BJD tip of the day: How to de-yellow resin

by Alison Rasmussen

Resin, before and after, originally uploaded by alington.
About the above photo: Jolly Plus Jise (SD size Asian ball-jointed doll, I'm at least the third owner). The top arm, before its cleansing treatment. The bottom arm, after its treatment. Notice how the wrist ball joint is really normal-looking, even before treatment, as it is rarely exposed to light.

Resin yellows naturally, as it's exposed to light. It's just a part of the deal with ball-jointed dolls made of resin. Your brand new BJD will yellow--some more evenly than others--no matter what you do to prevent it. When you buy dolls from the secondary market, you might end up with a very even, very yellow doll, and not even realize what the doll's color was originally. This tutorial can help you use household supplies safely to get your doll back to normal.

See more photos here on Flickr.

Before you start, be sure to have the following supplies on hand:
  • a resin doll in white or normal skin (do not use tan or colored dolls, or vinyl BJD for this method)
  • a facial mask or, better, a respirator
  • Magic Eraser (cleansing sponge--generic is fine) and jewelry-grade sanding paper
  • oil-free, gentle, clear-color hand soap
  • sink
  • towel
  • acetone 
  • Mr Superclear UV protect matte spray
Work in a well-lit and well-ventilated area. Whenever you use a sanding device (Magic Eraser in this case) around resin, wear a mask. Tiny particles of resin will be released into the air, and you do not want to inhale any of those.

Please, don't take health risks for the sake of your doll collection!
Jise's neck piece. A few dents and nicks from tight stringing at the opening.
  1. Start with a unstrung doll. I'll go into how to unstring a doll in a later post on restringing. Any time you get your doll wet or damp, you should let the doll dry at least 24 hours, so canals for the elastic do not develop mold, and the elastic will dry completely and not wear prematurely.
  2. Put the doll's face plate aside, if it has a face-up. This technique will ruin your doll's face-up.
  3. I start at the top of the doll, with the head cap. Move the Magic Eraser in small, light circles and press lightly to moderately in an even motion, over the entire piece. Pay special attention to the edges of the piece, concentrating on any greenish or yellow areas. Don't push too hard; just use a constant general motion. You should see a fresh color of resin coming up from underneath.
  4. If you don't see results, try super fine jewelry-grade sanding paper. Skip (or use a very light touch on) the detailed pieces of the doll (breasts, for example!), however, or you may end up modifying your doll's sculpt!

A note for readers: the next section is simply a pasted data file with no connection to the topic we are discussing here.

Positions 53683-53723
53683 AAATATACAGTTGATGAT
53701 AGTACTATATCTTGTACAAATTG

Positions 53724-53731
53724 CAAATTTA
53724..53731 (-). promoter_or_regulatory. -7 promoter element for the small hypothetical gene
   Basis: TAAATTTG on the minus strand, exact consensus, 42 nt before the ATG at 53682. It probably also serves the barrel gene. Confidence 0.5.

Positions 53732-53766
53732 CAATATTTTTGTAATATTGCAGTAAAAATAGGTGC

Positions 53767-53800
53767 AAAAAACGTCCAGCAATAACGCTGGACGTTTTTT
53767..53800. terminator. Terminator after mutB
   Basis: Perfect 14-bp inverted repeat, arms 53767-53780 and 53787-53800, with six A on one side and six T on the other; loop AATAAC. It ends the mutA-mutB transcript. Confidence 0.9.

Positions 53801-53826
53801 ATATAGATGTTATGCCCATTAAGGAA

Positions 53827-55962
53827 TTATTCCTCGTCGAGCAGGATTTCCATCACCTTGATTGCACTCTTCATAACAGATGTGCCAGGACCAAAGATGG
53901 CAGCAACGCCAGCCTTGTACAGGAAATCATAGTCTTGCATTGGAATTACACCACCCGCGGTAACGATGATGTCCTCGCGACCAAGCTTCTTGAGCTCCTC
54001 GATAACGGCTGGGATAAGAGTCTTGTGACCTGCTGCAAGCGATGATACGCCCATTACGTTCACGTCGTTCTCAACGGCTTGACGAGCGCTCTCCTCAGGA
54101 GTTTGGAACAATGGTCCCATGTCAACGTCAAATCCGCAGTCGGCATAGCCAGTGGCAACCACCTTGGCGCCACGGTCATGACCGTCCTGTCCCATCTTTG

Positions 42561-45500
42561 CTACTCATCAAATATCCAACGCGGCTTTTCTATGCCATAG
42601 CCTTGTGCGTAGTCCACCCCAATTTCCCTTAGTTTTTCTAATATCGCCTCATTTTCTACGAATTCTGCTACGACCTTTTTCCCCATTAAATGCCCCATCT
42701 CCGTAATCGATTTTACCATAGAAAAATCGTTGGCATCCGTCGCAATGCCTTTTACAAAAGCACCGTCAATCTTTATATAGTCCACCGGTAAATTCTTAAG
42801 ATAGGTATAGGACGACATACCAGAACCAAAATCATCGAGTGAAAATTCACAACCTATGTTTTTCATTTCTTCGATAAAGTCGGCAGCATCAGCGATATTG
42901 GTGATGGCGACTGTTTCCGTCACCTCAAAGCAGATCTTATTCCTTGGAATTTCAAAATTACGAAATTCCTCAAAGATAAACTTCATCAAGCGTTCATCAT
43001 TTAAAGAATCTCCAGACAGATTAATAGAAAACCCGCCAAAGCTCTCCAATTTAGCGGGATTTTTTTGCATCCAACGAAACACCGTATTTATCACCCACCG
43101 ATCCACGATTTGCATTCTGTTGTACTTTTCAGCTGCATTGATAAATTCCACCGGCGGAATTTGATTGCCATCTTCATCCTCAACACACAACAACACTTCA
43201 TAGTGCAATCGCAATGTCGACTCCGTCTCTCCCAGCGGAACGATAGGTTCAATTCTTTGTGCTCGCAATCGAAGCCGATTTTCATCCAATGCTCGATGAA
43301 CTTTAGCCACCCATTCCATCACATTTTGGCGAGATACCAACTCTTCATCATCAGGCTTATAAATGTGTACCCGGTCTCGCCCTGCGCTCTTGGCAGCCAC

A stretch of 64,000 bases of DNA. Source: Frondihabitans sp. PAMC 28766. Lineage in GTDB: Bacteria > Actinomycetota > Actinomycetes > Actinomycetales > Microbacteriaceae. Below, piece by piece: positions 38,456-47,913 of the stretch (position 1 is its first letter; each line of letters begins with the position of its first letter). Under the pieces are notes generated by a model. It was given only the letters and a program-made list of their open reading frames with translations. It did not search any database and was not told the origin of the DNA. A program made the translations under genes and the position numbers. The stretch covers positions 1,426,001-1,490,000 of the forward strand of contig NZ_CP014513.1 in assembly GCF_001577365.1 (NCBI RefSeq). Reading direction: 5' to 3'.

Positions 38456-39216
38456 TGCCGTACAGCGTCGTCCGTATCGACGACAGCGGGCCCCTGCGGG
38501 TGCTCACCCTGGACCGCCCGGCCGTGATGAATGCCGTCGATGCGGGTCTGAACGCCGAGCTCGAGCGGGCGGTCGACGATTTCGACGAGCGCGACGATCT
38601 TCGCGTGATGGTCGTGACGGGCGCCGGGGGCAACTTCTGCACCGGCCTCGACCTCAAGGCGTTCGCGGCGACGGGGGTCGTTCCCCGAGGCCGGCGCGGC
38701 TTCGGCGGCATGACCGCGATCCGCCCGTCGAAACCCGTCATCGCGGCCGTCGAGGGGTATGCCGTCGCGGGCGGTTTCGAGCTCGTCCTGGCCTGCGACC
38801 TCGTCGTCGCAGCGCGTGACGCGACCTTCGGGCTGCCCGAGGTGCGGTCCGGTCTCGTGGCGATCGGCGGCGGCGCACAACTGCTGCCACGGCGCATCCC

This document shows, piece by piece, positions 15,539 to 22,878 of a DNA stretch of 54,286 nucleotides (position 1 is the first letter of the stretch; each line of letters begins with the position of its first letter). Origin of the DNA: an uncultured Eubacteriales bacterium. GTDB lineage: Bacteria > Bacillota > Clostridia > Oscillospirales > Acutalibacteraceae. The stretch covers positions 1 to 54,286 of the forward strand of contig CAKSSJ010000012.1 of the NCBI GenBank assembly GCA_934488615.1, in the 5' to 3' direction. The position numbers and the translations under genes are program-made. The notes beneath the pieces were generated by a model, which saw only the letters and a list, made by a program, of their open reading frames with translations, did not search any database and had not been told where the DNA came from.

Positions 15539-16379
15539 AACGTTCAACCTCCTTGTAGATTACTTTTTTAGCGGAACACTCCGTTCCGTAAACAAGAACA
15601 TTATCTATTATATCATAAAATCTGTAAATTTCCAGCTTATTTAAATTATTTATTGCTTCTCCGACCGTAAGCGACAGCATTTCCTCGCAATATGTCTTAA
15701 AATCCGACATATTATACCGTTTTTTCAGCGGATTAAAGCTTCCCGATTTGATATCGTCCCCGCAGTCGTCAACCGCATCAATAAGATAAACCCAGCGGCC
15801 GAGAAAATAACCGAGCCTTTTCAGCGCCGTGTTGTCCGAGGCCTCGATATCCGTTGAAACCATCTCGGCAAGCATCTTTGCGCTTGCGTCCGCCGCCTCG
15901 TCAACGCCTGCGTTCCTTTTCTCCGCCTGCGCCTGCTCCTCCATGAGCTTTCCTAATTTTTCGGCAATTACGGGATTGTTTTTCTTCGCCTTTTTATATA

5. If you've finished the piece and there are stubborn areas left to be cleaned, you can take a small amount of acetone on cotton pad, and lightly wipe those area. Let it dry throughly, as acetone will soften the resin--even a toothpick can dent resin softened with acetone. 
  6. Be sure to keep your mask on during the entire sanding process, and also during the acetone removal.
  7. Start on the next piece--I usually start the bust next, using the same technique. Again, be careful not to "sand" the piece. "Polishing" is how I think of it. And remove anything that doesn't come off with Magic Eraser with acetone.
  8. After letting the pieces dry, you can go back over the dry pieces with more Magic Eraser as needed.
  9. You may spot some scratches or dents on your doll as you work--these can be removed with fine jewelry grade sand paper, but you might want to save this for after the doll is restrung.
  10. When you are finished, you will want to seal your doll with Mr Superclear UV Protect Matte spray. This will protect your work and your doll from further yellowing. Of course--your doll is still going to yellow. But still--every little bit helps! You can get fresh cans from Emory at the Junkyspot. Shake it well, spray outdoors in dry weather only, and use 2-3 light coats to prevent flagging. And don't forget to wear your mask. This is actually a resin spray--don't take risks for the sake of a hobby. That would be silly.
Visit my Flickr account for more photos of Jise's progress. It's relaxing and rewarding, though a little time consuming. And it will certainly help you bond with your doll, and get to know all the intricacies about her shape and size.

Finished piece. Notice the hot-glue marks at the upper torso joint.
Also, the smooth texture and peachy color of the resin after cleaning!